CORNWALL - Christina Amato is sad her father died with a regret of not seeing a vision of building a senior community turn into reality after years of efforts. What makes her even more frustrated is the project is likely to die because of the Town of Cornwall's recent zoning changes.
Cornwall Commons, a plan that made its debut in 1999, called for building 490 homes for residents 55 and older on 197 acres west of the interchange of routes 9W and 218. Twenty years have passed, and the application is still pending.
“It's my dad's legacy. Every night he woke up at 4 a.m. in the morning saying 'what to do with Cornwall Commons? I don't understand why they're so upset,' ” Amato said, recalling the last years of her father's life before he died from a heart attack in 2016. “My mother would tell you it's because of this project.”
After the family has invested $7.5 million in the project, Amato said, the zoning change in the area from residential to light industrial is devastating. Although the town justified the change by saying the Cornwall Commons plan is not marketable anymore, the actual rationale behind the rezoning, Amato believes, is the fear of the possibility that she would flip the property to a Hasidic community.
The site sits across the street from the New York Military Academy, whose 113 acres of land went up for auction in 2015.
“Everybody was afraid that the Hasidic community was going to buy the (NYMA) land, then come to buy Cornwall Commons so they would have two large pieces of land, which is technically enough for them to create another village,” Amato said.
The NYMA property was bought by Chinese investors, who reopened the school.
Although Amato's company had provided a restrictive covenant which would prohibit “institutional uses” to satisfy the town's concerns, Amato said, it's not reassuring enough.
In 2018 Appellate Court judges upheld a 2015 dismissal of Cornwall Commons' $38 million lawsuit accusing the town of deliberately delaying approval of the project, citing the petitioner failed to proffer evidence that any of the steps taken by the town did not serve a legitimate purpose.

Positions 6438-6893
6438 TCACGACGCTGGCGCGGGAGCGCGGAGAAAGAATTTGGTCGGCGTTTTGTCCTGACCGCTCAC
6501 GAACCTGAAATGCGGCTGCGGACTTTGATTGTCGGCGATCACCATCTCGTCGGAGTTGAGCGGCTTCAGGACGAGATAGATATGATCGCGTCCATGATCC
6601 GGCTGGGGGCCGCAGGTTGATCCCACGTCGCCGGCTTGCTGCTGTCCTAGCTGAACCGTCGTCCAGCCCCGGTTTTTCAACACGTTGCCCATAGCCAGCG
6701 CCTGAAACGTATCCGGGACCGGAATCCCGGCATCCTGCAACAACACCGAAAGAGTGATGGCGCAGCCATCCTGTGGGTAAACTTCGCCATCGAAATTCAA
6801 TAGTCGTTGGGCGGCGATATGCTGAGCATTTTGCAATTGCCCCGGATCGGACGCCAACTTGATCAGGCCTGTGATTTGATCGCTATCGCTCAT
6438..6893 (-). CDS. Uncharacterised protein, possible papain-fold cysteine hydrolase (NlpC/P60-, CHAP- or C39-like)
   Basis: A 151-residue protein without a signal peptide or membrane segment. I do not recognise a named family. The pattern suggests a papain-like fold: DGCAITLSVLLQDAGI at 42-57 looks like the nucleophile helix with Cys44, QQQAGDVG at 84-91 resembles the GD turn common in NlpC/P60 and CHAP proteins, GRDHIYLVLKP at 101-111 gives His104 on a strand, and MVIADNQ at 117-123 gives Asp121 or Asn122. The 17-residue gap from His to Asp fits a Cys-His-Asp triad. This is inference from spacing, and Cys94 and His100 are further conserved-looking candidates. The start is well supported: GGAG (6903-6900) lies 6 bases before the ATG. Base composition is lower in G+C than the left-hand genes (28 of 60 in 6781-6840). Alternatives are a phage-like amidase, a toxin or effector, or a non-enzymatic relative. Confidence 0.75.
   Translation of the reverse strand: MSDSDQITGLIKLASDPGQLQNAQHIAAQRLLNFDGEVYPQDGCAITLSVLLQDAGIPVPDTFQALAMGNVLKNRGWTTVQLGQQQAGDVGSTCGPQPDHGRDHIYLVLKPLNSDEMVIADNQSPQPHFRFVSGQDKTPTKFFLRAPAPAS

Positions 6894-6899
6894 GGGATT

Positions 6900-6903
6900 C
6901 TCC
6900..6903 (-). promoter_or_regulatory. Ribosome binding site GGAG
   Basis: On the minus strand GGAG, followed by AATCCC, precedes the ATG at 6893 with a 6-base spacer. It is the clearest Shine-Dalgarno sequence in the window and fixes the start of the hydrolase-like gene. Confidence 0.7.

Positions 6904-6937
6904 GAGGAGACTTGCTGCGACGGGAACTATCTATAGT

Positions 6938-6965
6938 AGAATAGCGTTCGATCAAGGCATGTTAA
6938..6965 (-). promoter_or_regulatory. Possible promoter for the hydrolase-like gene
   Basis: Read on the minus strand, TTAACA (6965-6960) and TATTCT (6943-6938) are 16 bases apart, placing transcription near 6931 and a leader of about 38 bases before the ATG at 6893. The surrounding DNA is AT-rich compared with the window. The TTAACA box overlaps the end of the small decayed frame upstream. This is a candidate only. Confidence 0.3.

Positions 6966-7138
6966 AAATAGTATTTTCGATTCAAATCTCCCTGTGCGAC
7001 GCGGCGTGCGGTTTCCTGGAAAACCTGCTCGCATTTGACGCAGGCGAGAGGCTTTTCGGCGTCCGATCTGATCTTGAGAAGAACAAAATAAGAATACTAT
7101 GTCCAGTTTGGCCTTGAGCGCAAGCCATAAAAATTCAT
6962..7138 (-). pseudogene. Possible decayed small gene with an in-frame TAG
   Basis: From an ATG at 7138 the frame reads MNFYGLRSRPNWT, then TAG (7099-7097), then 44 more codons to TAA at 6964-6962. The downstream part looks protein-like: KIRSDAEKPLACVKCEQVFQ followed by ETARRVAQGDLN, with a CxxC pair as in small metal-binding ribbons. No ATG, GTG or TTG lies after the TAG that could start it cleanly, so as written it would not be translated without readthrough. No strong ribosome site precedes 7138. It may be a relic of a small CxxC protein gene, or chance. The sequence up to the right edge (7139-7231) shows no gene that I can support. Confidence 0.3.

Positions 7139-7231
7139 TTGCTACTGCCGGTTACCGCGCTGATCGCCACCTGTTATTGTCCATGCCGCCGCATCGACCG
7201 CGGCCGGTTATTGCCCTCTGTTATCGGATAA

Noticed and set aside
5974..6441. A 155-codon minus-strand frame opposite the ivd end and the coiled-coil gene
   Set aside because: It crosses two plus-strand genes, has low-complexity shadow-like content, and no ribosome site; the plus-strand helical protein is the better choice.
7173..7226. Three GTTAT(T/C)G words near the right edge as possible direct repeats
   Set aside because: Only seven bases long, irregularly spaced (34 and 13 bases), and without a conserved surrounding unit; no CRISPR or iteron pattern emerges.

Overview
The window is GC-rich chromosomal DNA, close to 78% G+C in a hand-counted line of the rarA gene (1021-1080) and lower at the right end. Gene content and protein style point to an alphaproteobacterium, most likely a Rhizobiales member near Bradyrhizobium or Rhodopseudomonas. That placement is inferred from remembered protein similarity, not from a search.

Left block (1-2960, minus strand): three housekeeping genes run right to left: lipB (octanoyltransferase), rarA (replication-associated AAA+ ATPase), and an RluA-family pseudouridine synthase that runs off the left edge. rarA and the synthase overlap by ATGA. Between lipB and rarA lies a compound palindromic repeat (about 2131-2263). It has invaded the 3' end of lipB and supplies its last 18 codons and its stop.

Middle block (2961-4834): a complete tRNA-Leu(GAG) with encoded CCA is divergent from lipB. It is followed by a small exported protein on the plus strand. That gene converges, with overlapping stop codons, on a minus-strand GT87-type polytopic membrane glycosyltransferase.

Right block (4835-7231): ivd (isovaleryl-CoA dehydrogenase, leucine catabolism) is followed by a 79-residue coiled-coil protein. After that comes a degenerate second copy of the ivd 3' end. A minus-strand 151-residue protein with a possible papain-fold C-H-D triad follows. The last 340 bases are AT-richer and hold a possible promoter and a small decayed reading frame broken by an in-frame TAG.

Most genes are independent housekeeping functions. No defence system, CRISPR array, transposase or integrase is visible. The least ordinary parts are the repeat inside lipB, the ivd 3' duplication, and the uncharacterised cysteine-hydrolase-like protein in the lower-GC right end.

Town Supervisor Richard Randazzo said the alleged concerns of a Hasidic community taking over the land has never been a subject of discussion by the town.
“It doesn't reflect the town's view. We looked at it in terms of what the community is looking for,” Randazzo said. “Over the past years, people didn't express interest in having that as part of our zoning anymore. They really don't want to see that large development at this point.”
However, a report by The Concord Group, a company branded as one of the nation's premier providers of real estate advisory services, shows the market dynamics are favorable for active adult community development at the site.
A letter from the Orange County Department of Planning claims removal of the code that would allow adult communities would also hinder currently approved development for the area.
Additionally, it would restrict development to solely commercial or industrial, and potentially lead to negative externalities for storm water, runoff and traffic.
Amato said the project would contribute more than $1.5 million in town tax revenues and $4.2 million in school tax revenues annually, with no addition of school-age kids.
Eight years after the project was granted a conditional approval from the Planning Board, Amato's company recently went back to the board seeking a final approval. The rezoning may prompt years of trying to get a zoning variance.
For the Amatos, it would mean investing millions of dollars more.
“We can't afford another $7.5 million,” Amato said. “It's something the town encouraged and pushed us to do, and we worked so hard for years. One night, it's gone.”